December 2017’s freezing temperatures not only put your Roswell or Sandy Springs’ lawn in jeopardy, but it could’ve damaged your perennial flower beds as well as your ornamental trees and shrubs.
Since winter has only begun, and cold temperatures will probably visit Northern GA again this season, it’s important to prepare your landscape plants before they experience any problems associated with winter injury.
Do you know that persistent freezing temperatures cause winter injury?
Just like your lawn, your landscape plants can get winter injury too. Depending on the type of plant, winter injury can be chilling (damage starts above 32°F) or cold (damage starts at 32°F and below) injury. And if your plants suffer from winter injury, most of them will wilt and die within a few days.
Here is a list of common problems and symptoms of cold injury:
- Your perennial plants, trees and shrubs’ cells rupture when ice crystals form on the plants’ stems and leaves. Your plants will look wilted and a few days later will die off.
- Evergreens experience desiccation which can lead to plant death. Desiccation means to dry out, and when your thin-needle evergreens are desiccated, it means that the root ball couldn’t draw enough water through the soil and the winter winds dried out the needles.
When your conifers are dried out, they’ll turn brown and not recover to their former dark green color. Broadleaf evergreens, such as azaleas, will get cold injury on the outer edges of their leaves, and they may recover if they can draw enough moisture from deep in the ground.
- Tropical plants can experience chilling injury. Since tropical plants experience chilling injury when temperatures are above 32°F, anything below freezing will kill them off. If your tropical or sub-tropical plants have chilling injury, their leaves will have a reddish or purplish hue to them. After a few days, they’ll wilt.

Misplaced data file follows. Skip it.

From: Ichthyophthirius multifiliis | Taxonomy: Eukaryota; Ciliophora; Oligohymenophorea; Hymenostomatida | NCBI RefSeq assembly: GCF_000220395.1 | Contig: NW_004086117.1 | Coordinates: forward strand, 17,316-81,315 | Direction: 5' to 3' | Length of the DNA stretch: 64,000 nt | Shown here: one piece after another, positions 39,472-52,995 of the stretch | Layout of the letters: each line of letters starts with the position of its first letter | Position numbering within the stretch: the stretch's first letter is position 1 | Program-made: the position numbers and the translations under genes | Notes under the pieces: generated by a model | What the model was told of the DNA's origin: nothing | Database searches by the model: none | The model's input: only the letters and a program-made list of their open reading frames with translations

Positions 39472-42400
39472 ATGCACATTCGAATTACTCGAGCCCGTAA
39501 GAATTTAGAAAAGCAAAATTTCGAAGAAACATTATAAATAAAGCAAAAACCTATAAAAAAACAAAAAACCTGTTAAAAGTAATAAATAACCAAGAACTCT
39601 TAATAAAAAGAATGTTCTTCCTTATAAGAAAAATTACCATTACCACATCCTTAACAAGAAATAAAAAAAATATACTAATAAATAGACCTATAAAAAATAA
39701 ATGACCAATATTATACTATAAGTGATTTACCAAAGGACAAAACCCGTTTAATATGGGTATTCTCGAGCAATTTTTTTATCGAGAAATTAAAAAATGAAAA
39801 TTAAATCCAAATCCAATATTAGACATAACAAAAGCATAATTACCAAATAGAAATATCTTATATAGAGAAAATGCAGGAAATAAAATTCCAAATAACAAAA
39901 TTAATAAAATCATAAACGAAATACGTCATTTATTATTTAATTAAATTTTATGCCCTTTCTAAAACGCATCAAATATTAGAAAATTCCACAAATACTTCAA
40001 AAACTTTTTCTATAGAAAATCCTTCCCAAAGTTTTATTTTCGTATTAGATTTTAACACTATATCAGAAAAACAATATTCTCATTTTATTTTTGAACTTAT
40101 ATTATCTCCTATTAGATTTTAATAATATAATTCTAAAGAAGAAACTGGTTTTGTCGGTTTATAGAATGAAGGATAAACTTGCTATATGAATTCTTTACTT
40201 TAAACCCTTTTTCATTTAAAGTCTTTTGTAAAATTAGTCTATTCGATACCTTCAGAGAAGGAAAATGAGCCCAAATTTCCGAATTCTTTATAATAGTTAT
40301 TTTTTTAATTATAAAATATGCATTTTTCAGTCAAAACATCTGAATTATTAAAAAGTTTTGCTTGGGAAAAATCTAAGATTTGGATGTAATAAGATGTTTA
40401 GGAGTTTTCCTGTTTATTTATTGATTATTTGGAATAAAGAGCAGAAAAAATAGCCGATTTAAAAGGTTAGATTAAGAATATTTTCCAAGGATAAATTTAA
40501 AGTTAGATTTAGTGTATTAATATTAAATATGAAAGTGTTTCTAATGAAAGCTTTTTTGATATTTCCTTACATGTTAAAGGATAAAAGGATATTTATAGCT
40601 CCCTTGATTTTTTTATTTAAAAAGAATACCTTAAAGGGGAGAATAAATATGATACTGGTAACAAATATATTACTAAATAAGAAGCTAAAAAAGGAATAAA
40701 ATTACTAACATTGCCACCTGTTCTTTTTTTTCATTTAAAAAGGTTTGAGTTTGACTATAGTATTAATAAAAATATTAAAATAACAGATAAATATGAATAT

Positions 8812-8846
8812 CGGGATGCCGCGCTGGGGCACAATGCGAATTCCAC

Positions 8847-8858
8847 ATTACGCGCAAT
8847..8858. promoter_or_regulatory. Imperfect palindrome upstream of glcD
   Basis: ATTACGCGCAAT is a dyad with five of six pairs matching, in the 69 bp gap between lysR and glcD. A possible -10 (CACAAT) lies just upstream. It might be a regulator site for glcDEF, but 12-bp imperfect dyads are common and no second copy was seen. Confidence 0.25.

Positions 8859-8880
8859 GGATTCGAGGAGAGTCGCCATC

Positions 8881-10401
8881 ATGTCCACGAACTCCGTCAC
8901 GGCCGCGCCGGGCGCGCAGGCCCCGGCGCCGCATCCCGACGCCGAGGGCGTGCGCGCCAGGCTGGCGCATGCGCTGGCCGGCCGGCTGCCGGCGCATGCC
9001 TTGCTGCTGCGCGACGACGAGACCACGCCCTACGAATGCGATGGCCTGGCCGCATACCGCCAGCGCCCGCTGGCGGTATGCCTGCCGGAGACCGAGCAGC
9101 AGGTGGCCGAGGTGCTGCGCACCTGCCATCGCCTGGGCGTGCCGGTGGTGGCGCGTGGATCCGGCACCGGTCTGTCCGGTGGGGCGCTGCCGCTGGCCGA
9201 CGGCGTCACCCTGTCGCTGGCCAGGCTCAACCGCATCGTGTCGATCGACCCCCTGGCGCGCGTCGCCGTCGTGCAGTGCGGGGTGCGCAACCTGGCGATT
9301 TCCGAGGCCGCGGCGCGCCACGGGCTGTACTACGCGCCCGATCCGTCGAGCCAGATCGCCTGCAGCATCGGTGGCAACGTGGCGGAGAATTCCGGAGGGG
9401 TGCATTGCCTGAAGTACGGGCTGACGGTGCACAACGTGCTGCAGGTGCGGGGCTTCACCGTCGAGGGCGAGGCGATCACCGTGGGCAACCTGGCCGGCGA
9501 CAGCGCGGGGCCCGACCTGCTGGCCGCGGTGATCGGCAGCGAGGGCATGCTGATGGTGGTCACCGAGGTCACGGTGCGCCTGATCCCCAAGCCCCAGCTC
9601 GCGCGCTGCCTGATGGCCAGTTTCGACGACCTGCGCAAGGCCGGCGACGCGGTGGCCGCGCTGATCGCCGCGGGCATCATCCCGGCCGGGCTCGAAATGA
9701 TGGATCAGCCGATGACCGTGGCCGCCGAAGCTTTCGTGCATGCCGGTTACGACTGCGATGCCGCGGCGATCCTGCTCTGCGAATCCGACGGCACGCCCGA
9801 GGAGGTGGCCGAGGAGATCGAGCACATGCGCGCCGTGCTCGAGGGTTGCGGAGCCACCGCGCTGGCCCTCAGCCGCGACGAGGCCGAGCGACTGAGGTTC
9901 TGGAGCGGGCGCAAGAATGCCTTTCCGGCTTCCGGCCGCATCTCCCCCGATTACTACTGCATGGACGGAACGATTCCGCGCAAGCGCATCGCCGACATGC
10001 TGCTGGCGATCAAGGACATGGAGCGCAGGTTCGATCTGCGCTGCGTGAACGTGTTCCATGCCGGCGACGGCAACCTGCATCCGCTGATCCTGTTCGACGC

- Tree bark will split: You’ll usually see this problem in late winter or early spring when the sun warms up the tree’s tissues during the day. Then when the temperatures rapidly cool at night, it causes the bark to split due to the tree’s tissues constricting. Bark splitting opens up your tree to insect infestation and disease.
In this blog, read about winter injury in Northern GA lawns. (Corey add this link when that blog goes live).
- Frost cracks on trees: For frost cracks, you’ll notice a long, thin crack that runs up and down the trunk of your trees—usually on the south or southwest part of your tree. Similar to splitting tree bark, your tree’s tissue expand during the day due to the warm sunlight. Then when it gets cold at night, the tissues constrict—leaving cracks on the bark.
Now you know the effects of freezing temperatures have on your landscape. How can you prevent any of the above from happening to your perennial plants and ornamental trees and shrubs?
There’s still time to protect your landscape plants from freezing temperatures and winter winds. The beginning of December might’ve started with snow and cold temperatures, but more seasonal temperatures have come back—giving you one more chance to protect your plant investment.